The BankservAfrica Economic Transaction Index (BETI) shows a depressed economy but the year-on-year number is still positive, growing by 1.6% in May.
The impact of disruptive electricity supplies and slower world economic growth is evident in the numbers, which show the sharpest decline on a quarterly basis since October 2014, and the biggest monthly drop since August 2014.
With electricity interruptions an almost daily occurrence in April and May this year, the number of electronic transactions declined (taking into consideration seasonal adjustments and smoothing).
“At present the actual monthly decline of 1% is worrisome as it is rather sharp and sudden. One can only hope that most of the load shedding is now something of the past, or at the very least that the frequency is not going to be repeated, as it is clear that load shedding has a dire impact on economic transactions,” says Dr Caroline Belrose, Head of Fraud and Data Analytics at BankservAfrica.
The 5.9% decline in transaction volumes is the biggest in more than a decade, and the first time that – for two months in a row –the actual number of transactions declined while the average values increased to greater than inflation. This is probably indicative of businesses combining transactions and ensuring that these are completed during periods of stable electricity supply.
“The quarter-on-quarter decline of 0.6% is less severe than the monthly decline, however the strong April numbers serve to highlight how weak the South African economy was in March and May this year,” explains Belrose.
“With consumer inflation likely to move higher, large increases in the BETI will be unlikely – but it does seem that load shedding is playing a much bigger role at present. If load shedding can be kept to a minimum it is likely that the BETI will at least continue to rise marginally,” says Mike Schüssler, Chief Economist at Economists dotcoza.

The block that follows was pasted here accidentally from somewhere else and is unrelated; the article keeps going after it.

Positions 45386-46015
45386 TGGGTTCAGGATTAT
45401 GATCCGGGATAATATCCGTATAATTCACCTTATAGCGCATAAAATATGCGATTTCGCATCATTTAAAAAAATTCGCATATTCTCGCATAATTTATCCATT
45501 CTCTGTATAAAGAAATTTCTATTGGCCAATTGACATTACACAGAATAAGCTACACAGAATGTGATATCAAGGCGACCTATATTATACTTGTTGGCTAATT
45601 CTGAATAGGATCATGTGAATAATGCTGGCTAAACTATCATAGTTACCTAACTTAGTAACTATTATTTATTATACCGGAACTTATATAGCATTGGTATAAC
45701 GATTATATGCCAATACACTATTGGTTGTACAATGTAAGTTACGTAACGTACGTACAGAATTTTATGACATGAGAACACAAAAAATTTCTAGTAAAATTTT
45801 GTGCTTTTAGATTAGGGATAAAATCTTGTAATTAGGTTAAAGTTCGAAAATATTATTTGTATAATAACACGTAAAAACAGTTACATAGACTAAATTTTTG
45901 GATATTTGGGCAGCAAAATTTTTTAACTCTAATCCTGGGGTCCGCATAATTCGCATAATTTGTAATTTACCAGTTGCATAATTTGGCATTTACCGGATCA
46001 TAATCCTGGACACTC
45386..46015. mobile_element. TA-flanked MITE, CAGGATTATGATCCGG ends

Another interesting aspect from this month’s BETI is that it appears that many consumers are no longer signing debit orders, as the household debt-to-income ratio continues to decline.
“With both consumer and business confidence down, the decline in economic transactions, as represented by the BETI, indicates the economy is under duress rather than expanding. Perhaps winter has also arrived for the economy,” concludes Schüssler.
Contact Wendy Fourie for more information: email@example.com or (011) 497 4119
Notes to the Editor:
The BETI stands for the BankservAfrica Economic Transaction Index. BankservAfrica is a payment enabling organisation operating between the various South African banks with a very secure messaging environment in place. Economists dotcoza is an economic consultancy that helped develop the BETI.
The BETI is a very fast and broad overview of current economic trends over a broad range of sectors, making use of economic transactions as captured by BankservAfrica. Like the Swift Index, the BETI is considered a “now-cast” number as a result of its speedy ability to convey the overall economic conditions to the market. Where most economic indicators can take anything between 38 and 76 days to become public knowledge, now-cast indicators take less than a month after the facts were revealed to come to the market.
The BETI is also the broadest of the “now-cast” indicators to come to the market, as it covers economic transactions across the whole economy. Very big distortive economic transactions do not form part of the BETI. This is also on its own a trend-strengthening indicative factor.
BankservAfrica is a payment enabling organisation which sits between the various South African banks. The organisation has a very secure messaging environment in place.
Economists dotcoza is an economic consultancy that helped develop the BETI.